My fellow lovers of historical romance and period pieces: OUR DAY IS HERE. Netflix dropped a full season of their new series, The Crown this weekend, and don’t even act like you thought we were going to ignore it.
I am watching and recapping it one episode at a time because I love a good savor. I’m going to try to get to it as quickly as possible so we can all be on the same page, but since this is like real people fanfiction, and we can all google what actually happened between Princess Margaret and that equerry, spoilers aren’t a thing. At least not here on TN. You’re not going to hurt my feelings if you tell me in the comments when Queen Mary dies. But don’t do that; she’s my fave.
*Stefon whisper* It has everything … mid-century mores, your grandparent’s idea of sexual naughtiness, super gorgeous full-skirted dresses, and all the tweed. Chanel haute couture and unauthorized filth. But here’s the other (less important) stuff I loved.
Real or Not Real?
There’s this cognitive dissonance when watching historical dramatizations of the not so distant past. It’s the difference between the old people we know and the young hotness that they used to be. It’s not difficult to imagine that Prince Philip and Queen Elizabeth used to be mostly attractive young co-eds, but it IS hard to believe that the stodgy, stoic pair are the cute affianced one we are introduced to in this episode. But I relish it almost more than that dress Elizabeth wears in Malta. It’s one of the main reasons I love regency romance and historical fiction and period pieces. The perspective of how many things change and yet never change. Cute smirky tall blondes make virgins blush in any era.
I don’t consider myself an expert on the British royals. Yes, I grew up believing that Wills was the most handsome prince ever, and we all deserved a shot at winning him over with our confident, American wiles. But I never feel more like a Anglophilian newb than when I can’t suss out who most of these folks actually are. I know George VI, but I need to be honest. Without The King’s Speech I would have no idea what in the world he was doing in the first scene trying not to stammer. I honestly would have thought he was about to keel over. What I do know without a quick google search is that I don’t think it’s possible for Eileen Atkins (Queen Mary) to look more perfectly like a Windsor. Not like the actual Queen Mary, but definitely like her sons.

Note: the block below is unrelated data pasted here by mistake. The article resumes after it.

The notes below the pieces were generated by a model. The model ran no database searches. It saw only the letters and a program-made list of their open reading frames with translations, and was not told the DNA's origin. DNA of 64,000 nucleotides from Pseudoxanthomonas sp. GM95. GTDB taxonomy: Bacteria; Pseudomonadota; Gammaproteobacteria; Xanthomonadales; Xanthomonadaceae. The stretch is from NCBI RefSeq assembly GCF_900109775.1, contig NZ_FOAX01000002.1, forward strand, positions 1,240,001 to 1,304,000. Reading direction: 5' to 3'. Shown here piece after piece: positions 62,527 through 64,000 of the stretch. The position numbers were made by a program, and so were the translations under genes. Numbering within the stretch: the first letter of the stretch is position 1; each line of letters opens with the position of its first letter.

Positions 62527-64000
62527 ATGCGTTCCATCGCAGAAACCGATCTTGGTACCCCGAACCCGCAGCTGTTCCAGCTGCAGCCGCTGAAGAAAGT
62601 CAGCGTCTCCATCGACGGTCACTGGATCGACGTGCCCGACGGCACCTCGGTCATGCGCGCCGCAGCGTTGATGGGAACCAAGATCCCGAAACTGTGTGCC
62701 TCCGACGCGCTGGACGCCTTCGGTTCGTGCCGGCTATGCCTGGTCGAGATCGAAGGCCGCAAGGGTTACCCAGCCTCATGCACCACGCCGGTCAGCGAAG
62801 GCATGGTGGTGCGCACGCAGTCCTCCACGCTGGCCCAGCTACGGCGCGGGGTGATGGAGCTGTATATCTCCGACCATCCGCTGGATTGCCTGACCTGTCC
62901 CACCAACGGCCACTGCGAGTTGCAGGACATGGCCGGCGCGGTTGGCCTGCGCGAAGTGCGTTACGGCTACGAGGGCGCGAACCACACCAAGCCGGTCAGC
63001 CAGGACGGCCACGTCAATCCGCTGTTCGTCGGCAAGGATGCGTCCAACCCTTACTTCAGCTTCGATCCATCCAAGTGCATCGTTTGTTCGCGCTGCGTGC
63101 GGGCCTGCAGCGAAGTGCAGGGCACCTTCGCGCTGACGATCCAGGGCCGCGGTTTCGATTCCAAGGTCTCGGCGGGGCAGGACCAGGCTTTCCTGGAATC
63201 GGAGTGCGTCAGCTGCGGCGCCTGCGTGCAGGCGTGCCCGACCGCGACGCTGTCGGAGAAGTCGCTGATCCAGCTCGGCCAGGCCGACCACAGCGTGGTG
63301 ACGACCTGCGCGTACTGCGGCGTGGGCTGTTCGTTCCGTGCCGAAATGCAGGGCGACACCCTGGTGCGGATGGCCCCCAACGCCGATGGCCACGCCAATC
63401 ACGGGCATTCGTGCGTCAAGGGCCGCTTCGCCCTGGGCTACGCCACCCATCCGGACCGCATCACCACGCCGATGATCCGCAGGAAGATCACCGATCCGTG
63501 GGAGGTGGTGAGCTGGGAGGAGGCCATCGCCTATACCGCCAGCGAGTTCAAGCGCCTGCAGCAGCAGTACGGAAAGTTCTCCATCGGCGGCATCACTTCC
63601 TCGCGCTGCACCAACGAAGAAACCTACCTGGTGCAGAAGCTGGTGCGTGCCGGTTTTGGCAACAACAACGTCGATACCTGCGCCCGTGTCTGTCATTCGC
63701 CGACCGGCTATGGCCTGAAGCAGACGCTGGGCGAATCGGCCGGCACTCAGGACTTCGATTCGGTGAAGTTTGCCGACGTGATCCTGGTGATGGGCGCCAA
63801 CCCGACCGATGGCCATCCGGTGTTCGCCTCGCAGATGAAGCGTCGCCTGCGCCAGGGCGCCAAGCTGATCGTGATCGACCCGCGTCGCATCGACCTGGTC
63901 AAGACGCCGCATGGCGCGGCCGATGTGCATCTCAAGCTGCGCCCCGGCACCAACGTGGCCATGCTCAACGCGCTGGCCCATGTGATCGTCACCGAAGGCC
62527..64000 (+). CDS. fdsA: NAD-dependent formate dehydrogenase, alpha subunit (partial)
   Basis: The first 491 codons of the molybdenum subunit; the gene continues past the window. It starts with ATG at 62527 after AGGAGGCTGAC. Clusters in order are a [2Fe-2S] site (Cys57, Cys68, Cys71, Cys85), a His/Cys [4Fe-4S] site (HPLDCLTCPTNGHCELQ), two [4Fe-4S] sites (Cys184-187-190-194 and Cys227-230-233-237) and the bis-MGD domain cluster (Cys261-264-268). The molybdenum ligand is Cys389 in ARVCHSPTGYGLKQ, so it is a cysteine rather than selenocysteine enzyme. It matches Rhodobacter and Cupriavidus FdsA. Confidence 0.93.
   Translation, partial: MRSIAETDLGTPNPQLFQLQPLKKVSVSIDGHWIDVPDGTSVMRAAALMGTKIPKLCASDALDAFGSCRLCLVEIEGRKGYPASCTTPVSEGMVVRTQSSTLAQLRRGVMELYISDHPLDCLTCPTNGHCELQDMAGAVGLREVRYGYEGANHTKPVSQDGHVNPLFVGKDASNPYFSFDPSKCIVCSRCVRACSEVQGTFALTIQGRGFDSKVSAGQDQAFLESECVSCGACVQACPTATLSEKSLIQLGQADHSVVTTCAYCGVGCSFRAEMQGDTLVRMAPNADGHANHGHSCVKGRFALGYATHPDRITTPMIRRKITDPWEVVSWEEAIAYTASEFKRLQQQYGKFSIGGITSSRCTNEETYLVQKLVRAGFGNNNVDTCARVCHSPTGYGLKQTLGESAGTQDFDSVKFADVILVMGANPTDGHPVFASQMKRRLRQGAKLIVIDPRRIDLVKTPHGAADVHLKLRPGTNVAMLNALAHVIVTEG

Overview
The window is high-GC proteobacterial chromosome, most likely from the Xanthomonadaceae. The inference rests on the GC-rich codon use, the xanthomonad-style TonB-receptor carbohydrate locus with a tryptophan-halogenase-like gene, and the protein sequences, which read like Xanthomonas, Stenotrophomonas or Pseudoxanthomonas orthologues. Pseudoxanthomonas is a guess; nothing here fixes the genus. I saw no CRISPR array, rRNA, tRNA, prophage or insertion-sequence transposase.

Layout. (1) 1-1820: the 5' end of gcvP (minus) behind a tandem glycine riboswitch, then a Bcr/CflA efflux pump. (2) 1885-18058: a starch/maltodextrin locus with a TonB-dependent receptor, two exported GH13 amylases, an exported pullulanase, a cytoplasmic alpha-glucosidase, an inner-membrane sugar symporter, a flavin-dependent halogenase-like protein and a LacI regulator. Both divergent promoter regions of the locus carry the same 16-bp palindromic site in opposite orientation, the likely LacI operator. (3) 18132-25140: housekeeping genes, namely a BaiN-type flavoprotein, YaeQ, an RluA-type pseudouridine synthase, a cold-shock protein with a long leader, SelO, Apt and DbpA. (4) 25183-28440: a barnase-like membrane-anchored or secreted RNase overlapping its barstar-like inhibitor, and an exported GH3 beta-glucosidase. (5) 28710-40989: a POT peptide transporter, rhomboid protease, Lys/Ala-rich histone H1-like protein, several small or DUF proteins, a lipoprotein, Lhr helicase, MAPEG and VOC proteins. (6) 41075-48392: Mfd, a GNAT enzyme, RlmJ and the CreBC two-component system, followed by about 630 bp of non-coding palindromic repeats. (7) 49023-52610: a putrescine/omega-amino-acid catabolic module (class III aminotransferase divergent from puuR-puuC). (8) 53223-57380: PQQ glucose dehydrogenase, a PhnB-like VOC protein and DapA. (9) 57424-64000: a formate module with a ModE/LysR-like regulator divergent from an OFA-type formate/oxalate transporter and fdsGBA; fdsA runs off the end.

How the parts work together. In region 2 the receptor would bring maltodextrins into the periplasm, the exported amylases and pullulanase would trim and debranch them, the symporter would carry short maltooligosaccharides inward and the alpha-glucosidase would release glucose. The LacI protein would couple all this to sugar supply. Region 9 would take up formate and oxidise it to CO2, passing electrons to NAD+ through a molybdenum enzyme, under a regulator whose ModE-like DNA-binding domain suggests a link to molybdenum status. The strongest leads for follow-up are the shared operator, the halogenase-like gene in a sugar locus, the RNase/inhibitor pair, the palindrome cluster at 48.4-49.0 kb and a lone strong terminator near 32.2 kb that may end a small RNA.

Your Royal Adorableness
We are introduced to Elizabeth as she holds vigil outside the sausage party that’s knighting her betrothed THE DAY BEFORE her wedding. Her anxiety gives way to the cutest amount of embarrassed glee I’ve ever seen. The “Sign myself away” or “win the greatest prize on earth” conversation is everything I need in a courtly romance. Keep her on her toes, Philip, and then swoop in with that sneak attack kiss … so cute. So sweet. She’s so satisfactorily mortified and he’s so smirky. At this point I want them to have the cutest, best, and most passionate marriage of all time. This scene is the third act of every romance novel, and I am anticipating all the good stuff is about to come.
Then comes the wedding and what I really wasn’t expecting from this show: real romance. As much as I really wanted to see Philip bend down and tell Elizabeth, “You look beautiful” like William did for Kate at their wedding, these vows were even cuter than that. Her nervous delivery was so virginal and sweet when coupled with his knowing smirksmanship and efforts to communicate with her silently. #RoyalCute
I also love the look at their party life, their early marriage. I think the sexiest stage of any marriage is the one I’m currently experiencing (so … middling parent years), but this one is definitely second best. Because it’s the only other one I’ve had. Also Clarence House reminds me of His Royal Secret and then I get kind of horny.